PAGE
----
Posted on: 31 January 2023
Nearly any asphalt driveway will eventually develop potholes. These annoying problems develop over time due to acute problems such as drainage issues or normal long-term wear and tear. In many cases, potholes form over long periods, often starting as relatively minor cracks or indentations that wear down from repeatedly bearing the weight of cars driving over them.
Potholes are annoying to drive on, can damage your car's suspension or tires, and may even result in additional driveway damage by allowing moisture to seep beneath the asphalt. Ignoring potholes can ruin your driveway, but what can you do about them? And should you consider repaving your driveway if you have one or more severe potholes?
Understanding How Potholes Form
To evaluate whether pothole damage to your driveway is severe enough to require repaving, it's important to understand why the potholes exist. In many cases, the progression of a pothole is a good clue to its underlying cause. For example, a pothole that forms slowly after many years may result from weakened asphalt or heavy usage.
On the other hand, the appearance of a sudden, large crack or raised area often indicates a problem with frost heaving. Frost heaving occurs when water seeps below the surface of your driveway, expanding and cracking the asphalt above. More water can then enter this damaged area, creating an air void that will eventually collapse into a pothole.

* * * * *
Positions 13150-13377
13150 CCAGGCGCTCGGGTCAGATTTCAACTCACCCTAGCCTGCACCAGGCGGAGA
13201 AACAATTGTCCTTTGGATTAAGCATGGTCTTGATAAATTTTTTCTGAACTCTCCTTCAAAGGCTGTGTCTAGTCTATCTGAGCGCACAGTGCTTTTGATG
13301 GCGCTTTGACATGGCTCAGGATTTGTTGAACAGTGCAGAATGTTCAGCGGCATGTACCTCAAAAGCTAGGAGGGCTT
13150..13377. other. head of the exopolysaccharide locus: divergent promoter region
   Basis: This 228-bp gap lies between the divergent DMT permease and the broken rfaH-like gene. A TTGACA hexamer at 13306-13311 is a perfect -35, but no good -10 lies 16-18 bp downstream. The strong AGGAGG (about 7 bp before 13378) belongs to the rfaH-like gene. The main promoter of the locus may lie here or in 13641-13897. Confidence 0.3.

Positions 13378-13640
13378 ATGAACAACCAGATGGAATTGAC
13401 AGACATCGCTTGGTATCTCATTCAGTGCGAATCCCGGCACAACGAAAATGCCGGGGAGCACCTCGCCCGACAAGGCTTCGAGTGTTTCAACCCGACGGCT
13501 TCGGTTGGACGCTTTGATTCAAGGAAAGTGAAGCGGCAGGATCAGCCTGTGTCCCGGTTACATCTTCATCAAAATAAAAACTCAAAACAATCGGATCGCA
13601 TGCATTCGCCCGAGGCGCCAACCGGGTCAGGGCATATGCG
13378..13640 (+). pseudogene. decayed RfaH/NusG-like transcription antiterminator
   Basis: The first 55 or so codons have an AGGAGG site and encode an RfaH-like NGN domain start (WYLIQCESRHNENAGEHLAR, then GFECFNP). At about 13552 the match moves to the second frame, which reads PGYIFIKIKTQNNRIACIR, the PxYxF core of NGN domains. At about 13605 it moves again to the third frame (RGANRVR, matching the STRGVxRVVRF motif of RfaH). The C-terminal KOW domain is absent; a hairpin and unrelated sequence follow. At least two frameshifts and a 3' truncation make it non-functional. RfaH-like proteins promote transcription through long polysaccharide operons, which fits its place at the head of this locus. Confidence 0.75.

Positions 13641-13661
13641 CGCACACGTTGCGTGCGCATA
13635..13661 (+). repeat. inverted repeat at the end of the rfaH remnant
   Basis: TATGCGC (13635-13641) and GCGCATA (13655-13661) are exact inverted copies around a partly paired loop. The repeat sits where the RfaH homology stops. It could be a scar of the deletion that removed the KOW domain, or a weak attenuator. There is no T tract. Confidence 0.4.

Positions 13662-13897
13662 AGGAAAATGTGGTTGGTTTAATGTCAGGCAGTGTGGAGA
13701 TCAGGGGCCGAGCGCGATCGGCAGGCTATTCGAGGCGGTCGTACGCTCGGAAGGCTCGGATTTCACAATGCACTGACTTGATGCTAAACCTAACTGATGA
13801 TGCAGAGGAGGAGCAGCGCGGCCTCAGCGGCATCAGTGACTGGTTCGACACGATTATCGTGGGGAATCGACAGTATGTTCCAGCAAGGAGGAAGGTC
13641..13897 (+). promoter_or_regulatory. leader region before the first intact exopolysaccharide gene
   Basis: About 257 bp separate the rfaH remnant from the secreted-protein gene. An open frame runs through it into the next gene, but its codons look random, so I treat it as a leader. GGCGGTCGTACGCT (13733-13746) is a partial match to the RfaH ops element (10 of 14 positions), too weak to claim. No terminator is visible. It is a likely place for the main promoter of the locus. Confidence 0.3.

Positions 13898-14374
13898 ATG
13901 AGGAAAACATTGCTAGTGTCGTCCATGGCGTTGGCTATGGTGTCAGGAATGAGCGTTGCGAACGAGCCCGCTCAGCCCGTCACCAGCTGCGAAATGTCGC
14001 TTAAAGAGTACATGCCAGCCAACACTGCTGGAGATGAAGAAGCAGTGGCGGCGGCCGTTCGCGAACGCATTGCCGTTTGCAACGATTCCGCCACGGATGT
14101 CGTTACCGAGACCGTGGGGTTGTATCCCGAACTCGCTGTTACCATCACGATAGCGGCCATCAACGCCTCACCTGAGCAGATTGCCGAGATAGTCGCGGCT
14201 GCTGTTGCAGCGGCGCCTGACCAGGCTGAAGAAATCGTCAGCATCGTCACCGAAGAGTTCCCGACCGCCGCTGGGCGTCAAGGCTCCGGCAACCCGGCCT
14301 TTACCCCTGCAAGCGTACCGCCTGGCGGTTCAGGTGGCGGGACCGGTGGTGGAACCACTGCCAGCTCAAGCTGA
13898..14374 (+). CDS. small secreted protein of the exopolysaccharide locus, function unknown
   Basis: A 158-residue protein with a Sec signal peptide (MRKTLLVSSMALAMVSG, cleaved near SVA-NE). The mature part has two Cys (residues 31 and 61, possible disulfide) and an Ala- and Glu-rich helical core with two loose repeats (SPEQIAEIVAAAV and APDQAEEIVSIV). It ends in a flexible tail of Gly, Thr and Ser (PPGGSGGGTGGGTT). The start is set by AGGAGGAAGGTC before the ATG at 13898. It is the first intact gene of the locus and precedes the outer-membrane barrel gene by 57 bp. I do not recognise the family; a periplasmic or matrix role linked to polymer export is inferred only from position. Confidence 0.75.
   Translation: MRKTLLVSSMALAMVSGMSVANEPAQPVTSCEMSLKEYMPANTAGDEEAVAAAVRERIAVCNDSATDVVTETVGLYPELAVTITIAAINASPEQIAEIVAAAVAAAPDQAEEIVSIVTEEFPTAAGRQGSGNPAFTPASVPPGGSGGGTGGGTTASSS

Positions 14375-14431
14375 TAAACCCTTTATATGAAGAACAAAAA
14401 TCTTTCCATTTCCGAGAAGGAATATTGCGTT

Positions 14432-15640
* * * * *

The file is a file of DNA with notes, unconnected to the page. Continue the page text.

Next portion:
The age of your driveway is another good clue to the underlying cause of your potholes. An asphalt drive should last well over twenty years, so potholes in a younger asphalt surface might indicate an issue with drainage. On the other hand, potholes in a much older driveway may indicate that the asphalt is deteriorating from regular usage.
Deciding How to Address Potholes
One or two relatively minor potholes on a fairly new asphalt driveway are a fixable problem. Any experienced paving company should be able to fill and patch these holes, restoring the surface and protecting your driveway from further damage. It's often a good idea to sealcoat your driveway after these repairs to also restore its appearance. Your contractor should also check for drainage issues.
Numerous potholes on an older driveway are often harder to address, especially if there are other signs of asphalt deterioration, such as raveling or large cracks. The surface may be beyond repair in these cases, and older driveways often have more complex drainage problems. Attempting to repair individual potholes on these driveways may be little more than a costly temporary repair.
An asphalt paving contractor can evaluate your driveway and help you choose the most cost-effective option for your needs and budget. If your driveway is old and deteriorating, repaving instead of making individual pothole repairs may ultimately save you more money.
To learn more, contact a company like D & E Construction Co Inc.Share